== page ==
The good folks over at the BBC thought they had worked out a way to make us all smarter. In a television show called “Get Smarter in a Week,” they had several dozen volunteers follow a regimen which included eating better food, adding more physical activity to their routine, and most importantly, doing “brain exercises.”
They even produced a booklet, available online, describing the program. Rumour has it that a major publishing company approached them to produce a print version, but the British Broadcasting Corporation turned them down. Apparently, they objected to the likely title: IQ Boosting For Dummies.
I’m generally skeptical of things that promise simple fixes and amazing results. But I have to say I applaud the BBC just for trying. If the BBC’s show was designed to make us smarter, one has to wonder about the purpose of NBC’s “Celebrity Cooking Showdown,” or worse, ABC’s “Micro-Mini: I Didn’t Really Wet My Pants.”
And as it turns out, the show had some interesting results, with participants performing up to 40 percent better on tests. The neat thing is that the “mental exercises” didn’t involve pages of math drill or tedious lectures the use of glaze in pre-common era pottery. They were simple things that you can incorporate into your daily life.
For example, the show suggests that you try doing a Sudoku puzzle from time to time, or that you should memorize phone numbers instead of putting them into speed dial. It also suggests your brain functions can be improved by doing things like taking a shower with your eyes closed, or playing charades, although I have my doubts about these two recommendations. Showering with your eyes closed is a good way to get a concussion, and if acting were good for your brain, Hollywood would be full of geniuses.
The tasks, although they sound simple, are supposed to improve creativity, spatial awareness, memory and your word and number skills. If nothing else, the show got me thinking, and I believe I’ve come up with several more brain boosting exercises.
For a creativity boost, try locking yourself out of the house. There’s nothing quite like the challenge of trying to do a home invasion without A) Setting off the house alarm which calls all three branches of the emergency services to your door and B) Setting off the nosy neighbour alarm, which calls everyone else to your door.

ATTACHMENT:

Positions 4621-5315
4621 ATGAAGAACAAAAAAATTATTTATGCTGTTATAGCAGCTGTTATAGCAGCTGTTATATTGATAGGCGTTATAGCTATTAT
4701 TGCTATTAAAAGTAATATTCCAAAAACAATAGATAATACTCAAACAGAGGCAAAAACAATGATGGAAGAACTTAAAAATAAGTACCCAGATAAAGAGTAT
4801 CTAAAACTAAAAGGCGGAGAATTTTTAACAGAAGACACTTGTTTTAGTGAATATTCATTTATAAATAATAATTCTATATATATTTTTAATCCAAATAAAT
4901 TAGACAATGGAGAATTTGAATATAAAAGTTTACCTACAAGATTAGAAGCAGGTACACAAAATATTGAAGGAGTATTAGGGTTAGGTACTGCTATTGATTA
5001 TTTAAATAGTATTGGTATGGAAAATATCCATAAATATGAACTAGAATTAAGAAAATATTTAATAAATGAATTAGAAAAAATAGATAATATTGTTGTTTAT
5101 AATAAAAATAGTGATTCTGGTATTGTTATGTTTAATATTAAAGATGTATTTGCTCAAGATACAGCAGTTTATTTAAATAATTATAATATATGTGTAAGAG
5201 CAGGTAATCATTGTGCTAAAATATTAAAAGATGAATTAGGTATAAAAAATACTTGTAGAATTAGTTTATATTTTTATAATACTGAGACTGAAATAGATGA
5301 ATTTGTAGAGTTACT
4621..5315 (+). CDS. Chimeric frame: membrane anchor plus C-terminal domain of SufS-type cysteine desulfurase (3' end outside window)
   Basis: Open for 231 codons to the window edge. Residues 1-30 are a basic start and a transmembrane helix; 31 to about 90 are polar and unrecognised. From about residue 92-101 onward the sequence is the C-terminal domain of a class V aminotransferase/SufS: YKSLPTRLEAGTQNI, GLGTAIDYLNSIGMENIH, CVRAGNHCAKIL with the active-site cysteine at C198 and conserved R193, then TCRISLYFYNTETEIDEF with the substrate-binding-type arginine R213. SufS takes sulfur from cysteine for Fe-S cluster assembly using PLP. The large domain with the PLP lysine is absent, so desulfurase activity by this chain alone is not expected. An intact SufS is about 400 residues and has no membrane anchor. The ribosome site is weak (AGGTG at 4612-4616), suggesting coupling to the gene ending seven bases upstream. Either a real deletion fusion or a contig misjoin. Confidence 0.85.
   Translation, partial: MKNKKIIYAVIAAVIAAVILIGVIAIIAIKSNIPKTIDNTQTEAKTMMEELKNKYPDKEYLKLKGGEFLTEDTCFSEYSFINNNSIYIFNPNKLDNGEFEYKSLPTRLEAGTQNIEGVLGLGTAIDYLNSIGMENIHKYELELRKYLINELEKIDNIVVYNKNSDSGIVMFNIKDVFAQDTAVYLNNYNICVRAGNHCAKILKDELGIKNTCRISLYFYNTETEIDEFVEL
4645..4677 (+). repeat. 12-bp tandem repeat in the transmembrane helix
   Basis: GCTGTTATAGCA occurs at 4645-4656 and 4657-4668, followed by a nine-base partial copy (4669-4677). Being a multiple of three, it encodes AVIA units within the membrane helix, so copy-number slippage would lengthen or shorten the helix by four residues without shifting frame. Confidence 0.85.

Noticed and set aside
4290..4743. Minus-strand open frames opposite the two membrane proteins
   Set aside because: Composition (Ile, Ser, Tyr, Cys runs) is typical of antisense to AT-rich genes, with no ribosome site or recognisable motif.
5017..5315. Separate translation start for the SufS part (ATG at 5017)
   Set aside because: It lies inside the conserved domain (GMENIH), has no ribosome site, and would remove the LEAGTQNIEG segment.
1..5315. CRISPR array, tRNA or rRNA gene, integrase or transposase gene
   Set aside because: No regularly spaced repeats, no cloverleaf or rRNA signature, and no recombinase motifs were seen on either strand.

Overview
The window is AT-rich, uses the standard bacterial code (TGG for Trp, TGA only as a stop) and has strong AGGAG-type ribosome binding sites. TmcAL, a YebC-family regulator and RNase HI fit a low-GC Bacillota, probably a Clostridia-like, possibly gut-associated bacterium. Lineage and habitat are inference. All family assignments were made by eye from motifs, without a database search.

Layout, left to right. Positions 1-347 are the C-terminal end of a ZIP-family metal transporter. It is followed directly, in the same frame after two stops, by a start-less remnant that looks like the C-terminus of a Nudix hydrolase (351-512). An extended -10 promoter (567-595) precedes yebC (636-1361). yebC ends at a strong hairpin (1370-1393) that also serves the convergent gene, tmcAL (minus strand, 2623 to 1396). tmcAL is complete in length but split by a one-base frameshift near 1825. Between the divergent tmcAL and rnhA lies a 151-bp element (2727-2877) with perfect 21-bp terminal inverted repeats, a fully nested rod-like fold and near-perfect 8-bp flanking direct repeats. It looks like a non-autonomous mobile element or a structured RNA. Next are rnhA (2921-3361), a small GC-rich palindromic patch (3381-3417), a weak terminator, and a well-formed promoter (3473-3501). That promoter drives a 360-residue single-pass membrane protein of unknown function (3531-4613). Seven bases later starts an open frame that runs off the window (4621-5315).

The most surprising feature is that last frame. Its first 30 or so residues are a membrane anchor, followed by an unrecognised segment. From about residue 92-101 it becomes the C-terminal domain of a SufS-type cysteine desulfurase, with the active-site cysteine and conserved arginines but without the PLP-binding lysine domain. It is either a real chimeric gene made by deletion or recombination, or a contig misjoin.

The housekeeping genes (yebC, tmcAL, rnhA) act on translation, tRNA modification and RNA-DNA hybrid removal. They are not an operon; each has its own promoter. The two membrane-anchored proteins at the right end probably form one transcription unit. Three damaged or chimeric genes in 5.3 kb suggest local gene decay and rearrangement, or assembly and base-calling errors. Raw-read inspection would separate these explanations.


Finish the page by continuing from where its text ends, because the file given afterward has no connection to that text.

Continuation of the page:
A good way to boost your word skills is to leave loose change in your pants pocket, and then throw the pants in the laundry. When the change jams the washing machine pump so that it overheats into a blob of molten plastic, you’ll remember swear words you didn’t know you’d heard. As a bonus, this improves your spouse’s brain: he will improve his fine motor skills repairing it, and increase his memory function by not letting you forget it.
Moving house several times in a short period of time is another good one. Indeed, us mobile night owls are probably smarter than most, because when we tiptoe around the dark house at night, we have to remember exactly which living room we’re in, and exactly where we’ve put that shin-cracking coffee table this time.
Many people would argue that being a parent is the ultimate brain improvement exercise. For example, try explaining to your two-year-old why he can’t take everyone else’s red crayons at playgroup when the other boy’s mom allowed him to swipe all the blue ones. This is especially difficult to do when you’ve just realized she’s the one who cut you off in traffic and grabbed the parking spot you wanted.
I would argue that being a parent at the same time you’re running a business is even more challenging. One minute you might be on the phone with your bank manager, discussing the Japanese exchange rate; the next, you might be discussing the various characters on Dora the Explorer with your toddler.
I like to call such mental extremes brain shifting, and I hope it’s good for me.
However, I suspect my friends would tell you that it’s not and that really I stripped my gears long ago.